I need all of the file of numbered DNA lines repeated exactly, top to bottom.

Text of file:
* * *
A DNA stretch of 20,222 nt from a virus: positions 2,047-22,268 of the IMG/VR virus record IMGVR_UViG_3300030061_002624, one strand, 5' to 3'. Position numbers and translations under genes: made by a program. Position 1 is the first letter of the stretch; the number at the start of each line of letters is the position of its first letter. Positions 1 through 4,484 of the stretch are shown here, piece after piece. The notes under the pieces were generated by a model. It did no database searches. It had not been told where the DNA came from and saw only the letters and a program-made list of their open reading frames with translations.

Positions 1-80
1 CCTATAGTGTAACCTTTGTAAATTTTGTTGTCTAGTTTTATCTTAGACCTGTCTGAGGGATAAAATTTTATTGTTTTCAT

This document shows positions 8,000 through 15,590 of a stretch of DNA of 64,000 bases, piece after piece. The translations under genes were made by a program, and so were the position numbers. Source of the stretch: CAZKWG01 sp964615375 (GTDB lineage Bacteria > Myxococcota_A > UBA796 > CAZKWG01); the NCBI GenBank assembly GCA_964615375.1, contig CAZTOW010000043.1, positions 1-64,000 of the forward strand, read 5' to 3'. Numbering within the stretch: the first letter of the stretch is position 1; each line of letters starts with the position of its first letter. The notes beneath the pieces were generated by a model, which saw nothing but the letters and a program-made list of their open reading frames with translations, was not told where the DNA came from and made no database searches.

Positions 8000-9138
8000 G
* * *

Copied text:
A DNA stretch of 20,222 nt from a virus: positions 2,047-22,268 of the IMG/VR virus record IMGVR_UViG_3300030061_002624, one strand, 5' to 3'. Position numbers and translations under genes: made by a program. Position 1 is the first letter of the stretch; the number at the start of each line of letters is the position of its first letter. Positions 1 through 4,484 of the stretch are shown here, piece after piece. The notes under the pieces were generated by a model. It did no database searches. It had not been told where the DNA came from and saw only the letters and a program-made list of their open reading frames with translations.

Positions 1-80
1 CCTATAGTGTAACCTTTGTAAATTTTGTTGTCTAGTTTTATCTTAGACCTGTCTGAGGGATAAAATTTTATTGTTTTCAT

This document shows positions 8,000 through 15,590 of a stretch of DNA of 64,000 bases, piece after piece. The translations under genes were made by a program, and so were the position numbers. Source of the stretch: CAZKWG01 sp964615375 (GTDB lineage Bacteria > Myxococcota_A > UBA796 > CAZKWG01); the NCBI GenBank assembly GCA_964615375.1, contig CAZTOW010000043.1, positions 1-64,000 of the forward strand, read 5' to 3'. Numbering within the stretch: the first letter of the stretch is position 1; each line of letters starts with the position of its first letter. The notes beneath the pieces were generated by a model, which saw nothing but the letters and a program-made list of their open reading frames with translations, was not told where the DNA came from and made no database searches.

Positions 8000-9138
8000 G